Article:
We Begin Our Ascent
written by Joe Mungo Reed
published by Simon and Schuster
reviewed by Matthew Pioro
What leads a cyclist to dope? Tyler Hamilton’s The Secret Race and Thomas Dekker’s The Descent are fairly successful works of nonfiction that tangle with that question. In English writer Joe Mungo Reed’s work of fiction, We Begin Our Ascent , doping creeps into the story. In a way, Reed’s book details how a pro cyclist turns to cheating with more subtlety and nuance than former riders like Hamilton and Dekker.
While pro cycling and the Tour de France feature prominently in the book, it’s about more than those topics. Sol is a successful domestique, but one whose ambitions have limits. His wife Liz is a driven geneticist and struggling to make a scientific breakthrough. They’re both high-achievers, yet also an average couple with a young son trying to make their lives work.
Reed’s portrayal of professional cycling is quite good. He captures the complicated dynamics of the team sport and the pain and suffering that happens out on the road. He does have some turns of phrase that are curious. In one sentence, he refers to a directeur sportif and a race referee. It seems odd that he would use “race referee” instead of “commissaire,” especially since he didn’t opt for “sporting director” or “coach.” These are just minor distractions from the otherwise well-constructed world.
So what leads Sol to dope? His amoral director, Rafael, does have a role in it, as does the rider’s own desire to contribute to the team. Liz, too, helps her husband make the decision. As with any good work of fiction, their decisions seem inevitable. You’ll likely find yourself sympathetic with their choices, regardless of how destructive they are.
Riding into Battle
written by Ted Glenn
published by Dundurn Press
reviewed by David McPherson
Did you know that the Boer War saw the introduction of battlefield cyclists riding as light cavalry and performing duties such as reconnaissance, scouting and communications? After reading Ted Glenn’s Riding into Battle , I was struck by the role bicycles played in early modern warfare. I was also fascinated by the young men of the 1st Canadian Corps Cyclist Battalion who came into their own – especially during the pivotal 100 Days Campaign toward the end of the First World War.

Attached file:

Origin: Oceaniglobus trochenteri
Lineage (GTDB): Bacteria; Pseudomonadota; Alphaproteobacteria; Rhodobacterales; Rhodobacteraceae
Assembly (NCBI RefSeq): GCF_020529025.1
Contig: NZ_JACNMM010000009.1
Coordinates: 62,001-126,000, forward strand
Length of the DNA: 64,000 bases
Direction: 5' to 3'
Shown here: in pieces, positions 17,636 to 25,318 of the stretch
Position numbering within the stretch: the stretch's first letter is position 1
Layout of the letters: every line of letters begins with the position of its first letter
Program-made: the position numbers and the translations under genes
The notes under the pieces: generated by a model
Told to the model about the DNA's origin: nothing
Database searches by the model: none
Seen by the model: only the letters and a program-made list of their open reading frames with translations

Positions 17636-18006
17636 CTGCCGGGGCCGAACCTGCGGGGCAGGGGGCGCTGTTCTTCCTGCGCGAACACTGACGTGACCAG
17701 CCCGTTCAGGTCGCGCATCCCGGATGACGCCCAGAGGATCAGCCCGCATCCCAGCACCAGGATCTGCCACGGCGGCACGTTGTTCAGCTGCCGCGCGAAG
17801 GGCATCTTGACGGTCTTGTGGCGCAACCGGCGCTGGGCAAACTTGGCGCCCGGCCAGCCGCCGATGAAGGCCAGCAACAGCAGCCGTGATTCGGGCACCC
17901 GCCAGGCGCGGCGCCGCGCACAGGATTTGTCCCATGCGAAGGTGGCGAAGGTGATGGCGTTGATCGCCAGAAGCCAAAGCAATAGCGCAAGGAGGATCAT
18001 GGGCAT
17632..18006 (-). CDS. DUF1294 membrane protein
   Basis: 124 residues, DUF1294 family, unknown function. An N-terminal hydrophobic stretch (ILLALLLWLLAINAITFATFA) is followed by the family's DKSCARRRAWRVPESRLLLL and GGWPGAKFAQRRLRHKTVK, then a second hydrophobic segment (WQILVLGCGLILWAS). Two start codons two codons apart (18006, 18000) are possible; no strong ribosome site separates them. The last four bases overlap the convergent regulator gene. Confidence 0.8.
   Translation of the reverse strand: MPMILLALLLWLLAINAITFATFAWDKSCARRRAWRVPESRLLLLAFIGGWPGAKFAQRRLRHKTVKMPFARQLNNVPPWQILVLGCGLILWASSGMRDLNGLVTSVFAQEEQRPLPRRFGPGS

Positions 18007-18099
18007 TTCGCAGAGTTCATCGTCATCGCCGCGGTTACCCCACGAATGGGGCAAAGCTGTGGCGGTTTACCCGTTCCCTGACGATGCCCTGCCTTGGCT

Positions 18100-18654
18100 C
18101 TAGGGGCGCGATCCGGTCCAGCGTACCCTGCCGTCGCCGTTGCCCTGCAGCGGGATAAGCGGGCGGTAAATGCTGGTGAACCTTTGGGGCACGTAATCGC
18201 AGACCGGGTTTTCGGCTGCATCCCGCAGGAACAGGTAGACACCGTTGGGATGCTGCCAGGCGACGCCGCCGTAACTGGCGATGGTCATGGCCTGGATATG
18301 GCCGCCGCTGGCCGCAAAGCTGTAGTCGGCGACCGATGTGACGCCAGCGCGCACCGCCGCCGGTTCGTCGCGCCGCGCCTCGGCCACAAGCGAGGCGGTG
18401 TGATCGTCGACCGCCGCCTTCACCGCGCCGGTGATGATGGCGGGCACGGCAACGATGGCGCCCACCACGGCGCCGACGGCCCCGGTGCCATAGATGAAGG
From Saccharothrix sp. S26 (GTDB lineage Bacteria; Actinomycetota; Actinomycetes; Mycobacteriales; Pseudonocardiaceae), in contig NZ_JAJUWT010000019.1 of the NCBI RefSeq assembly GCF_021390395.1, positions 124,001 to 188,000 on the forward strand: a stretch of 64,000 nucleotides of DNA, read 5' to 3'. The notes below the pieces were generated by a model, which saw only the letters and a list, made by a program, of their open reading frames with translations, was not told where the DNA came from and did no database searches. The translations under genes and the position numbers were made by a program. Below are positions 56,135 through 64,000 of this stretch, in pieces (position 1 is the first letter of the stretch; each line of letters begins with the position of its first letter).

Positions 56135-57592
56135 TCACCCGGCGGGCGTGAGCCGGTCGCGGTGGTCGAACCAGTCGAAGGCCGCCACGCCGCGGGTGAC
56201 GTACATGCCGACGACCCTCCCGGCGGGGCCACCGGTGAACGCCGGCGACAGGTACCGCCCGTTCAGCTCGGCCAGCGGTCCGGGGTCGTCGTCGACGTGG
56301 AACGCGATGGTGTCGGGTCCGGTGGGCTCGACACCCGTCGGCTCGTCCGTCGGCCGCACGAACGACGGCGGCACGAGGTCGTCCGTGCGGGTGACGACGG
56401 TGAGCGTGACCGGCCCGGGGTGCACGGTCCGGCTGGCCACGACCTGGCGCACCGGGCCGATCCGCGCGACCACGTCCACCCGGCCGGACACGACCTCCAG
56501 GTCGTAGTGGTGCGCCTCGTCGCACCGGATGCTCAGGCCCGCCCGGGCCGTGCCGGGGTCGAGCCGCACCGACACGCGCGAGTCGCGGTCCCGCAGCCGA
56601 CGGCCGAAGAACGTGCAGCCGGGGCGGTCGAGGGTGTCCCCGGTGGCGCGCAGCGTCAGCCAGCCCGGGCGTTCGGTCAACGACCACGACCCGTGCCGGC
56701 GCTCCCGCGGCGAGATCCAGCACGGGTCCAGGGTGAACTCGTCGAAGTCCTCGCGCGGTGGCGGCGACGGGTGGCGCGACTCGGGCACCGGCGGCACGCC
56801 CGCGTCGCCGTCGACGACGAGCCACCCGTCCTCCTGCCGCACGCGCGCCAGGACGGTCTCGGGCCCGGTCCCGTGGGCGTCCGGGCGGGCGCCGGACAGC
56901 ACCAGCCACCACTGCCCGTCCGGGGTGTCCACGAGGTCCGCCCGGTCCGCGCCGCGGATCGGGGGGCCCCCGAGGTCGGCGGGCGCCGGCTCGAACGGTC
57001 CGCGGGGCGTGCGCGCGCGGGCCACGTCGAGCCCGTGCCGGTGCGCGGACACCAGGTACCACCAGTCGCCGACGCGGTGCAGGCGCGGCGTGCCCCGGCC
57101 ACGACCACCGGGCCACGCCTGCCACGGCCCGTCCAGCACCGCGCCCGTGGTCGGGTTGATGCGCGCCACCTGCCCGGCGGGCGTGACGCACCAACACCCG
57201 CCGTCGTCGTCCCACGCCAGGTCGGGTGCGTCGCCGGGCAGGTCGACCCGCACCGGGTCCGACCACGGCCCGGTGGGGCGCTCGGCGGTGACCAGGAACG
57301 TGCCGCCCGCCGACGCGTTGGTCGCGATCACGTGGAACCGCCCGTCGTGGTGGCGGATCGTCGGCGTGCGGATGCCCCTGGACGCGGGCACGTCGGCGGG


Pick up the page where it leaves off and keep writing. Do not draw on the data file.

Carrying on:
The story begins in three locales: Valcartier Camp north of Quebec City, Camp Exhibition in Toronto and Paradise Grove at Niagara-onthe-Lake where the five original divisional cyclist companies were organized and put through basic training between September 1914 and April 1916. The bikes were not sleek racing machines; rather, the full cyclist kit in the Great War weighed in at almost 90 lb.
Researched with rigor, and devoid of an academic’s style, the Humber College professor’s prose chugs along with a steady cadence. Glenn shares stories of two-wheeling Canadian war heroes. Interspersed are incredible period photos that help take the reader to the battlefronts. Overall, this book is a welcome record of Canadian military history. More important, Glenn succeeds in his goal to fill a gap in the history of Canada’s part in the Great War by illuminating the valuable contributions of Canadian cyclists in its outcome.
Muscle on Wheels
written by M. Ann Hall
published by McGill-Queen’s University Press
reviewed by Matthew Pioro
Retired professor M. Ann Hall’s Muscle on Wheels is not only a work of biography and history, but of mystery as well. Hall chronicles the life of Louise Armaindo, a French Canadian high-wheel racer who competed in events largely in the U.S. and Canada from about 1881 to 1893. The racer got her start in the circus as a strongwoman and trapeze artist. (Supposedly, her mother was a strongwoman, too.) “Armaindo” is a nom de circus , so finding the cyclist’s real name and place of birth was difficult and ultimately inconclusive for Hall. It didn’t help that circus performers of the day often embellished their biographies.
Armaindo moved from the circus to pedestrianism, essentially long-distance walking competitions. Next, it was the endurance challenges of high-wheel races as well as trick riding. There were a few other women racers; Armaindo competed mostly against men, and horses, too. These events could draw crowds of thousands.
The Canadian rider’s skills seemed to wane in the 1890s, which was also the time that the safely bicycle, which got its name partly because it was way less treacherous to ride than a high wheel, began to grow in popularity. Off the race course, Hall documents how the safety not only got more women riding, but provoked a quick backlash against those same women. The League of American Wheelmen didn’t seem too threatened when there were only a few women riding and competing on high wheels. In 1895, however, its rules stated that races wouldn’t receive sanction if they included women. Still, the racing continued. In Canada, the first women’s six-day safety race ran in Winnipeg, in June 1896.
Armaindo’s end is almost as mysterious as her origins. She was a patient at a hospital in Buffalo June 1, 1890. Then, somehow she got to Montreal where she died on Oct. 12. Records show she was buried in the cemetery associated with Notre-Dame Basilica. Yet, Hall has not been able to locate Armaindo’s grave.